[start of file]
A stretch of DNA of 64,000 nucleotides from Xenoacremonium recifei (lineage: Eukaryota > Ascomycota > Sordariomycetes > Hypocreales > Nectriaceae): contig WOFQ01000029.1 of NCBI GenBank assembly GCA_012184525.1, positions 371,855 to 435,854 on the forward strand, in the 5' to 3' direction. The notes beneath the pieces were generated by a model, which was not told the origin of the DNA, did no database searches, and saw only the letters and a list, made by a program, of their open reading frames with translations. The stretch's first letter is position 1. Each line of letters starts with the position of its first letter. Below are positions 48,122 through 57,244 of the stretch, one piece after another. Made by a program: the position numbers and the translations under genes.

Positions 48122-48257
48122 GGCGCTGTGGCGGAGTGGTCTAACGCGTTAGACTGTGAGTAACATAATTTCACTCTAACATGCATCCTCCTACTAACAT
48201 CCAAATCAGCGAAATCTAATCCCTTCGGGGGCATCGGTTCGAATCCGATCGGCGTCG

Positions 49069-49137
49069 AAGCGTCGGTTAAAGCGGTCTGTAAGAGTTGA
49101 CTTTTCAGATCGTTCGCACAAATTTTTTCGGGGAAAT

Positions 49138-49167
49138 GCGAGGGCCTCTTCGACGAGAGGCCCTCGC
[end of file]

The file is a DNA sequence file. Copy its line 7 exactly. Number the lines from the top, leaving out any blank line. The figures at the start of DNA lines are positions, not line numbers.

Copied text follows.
49101 CTTTTCAGATCGTTCGCACAAATTTTTTCGGGGAAAT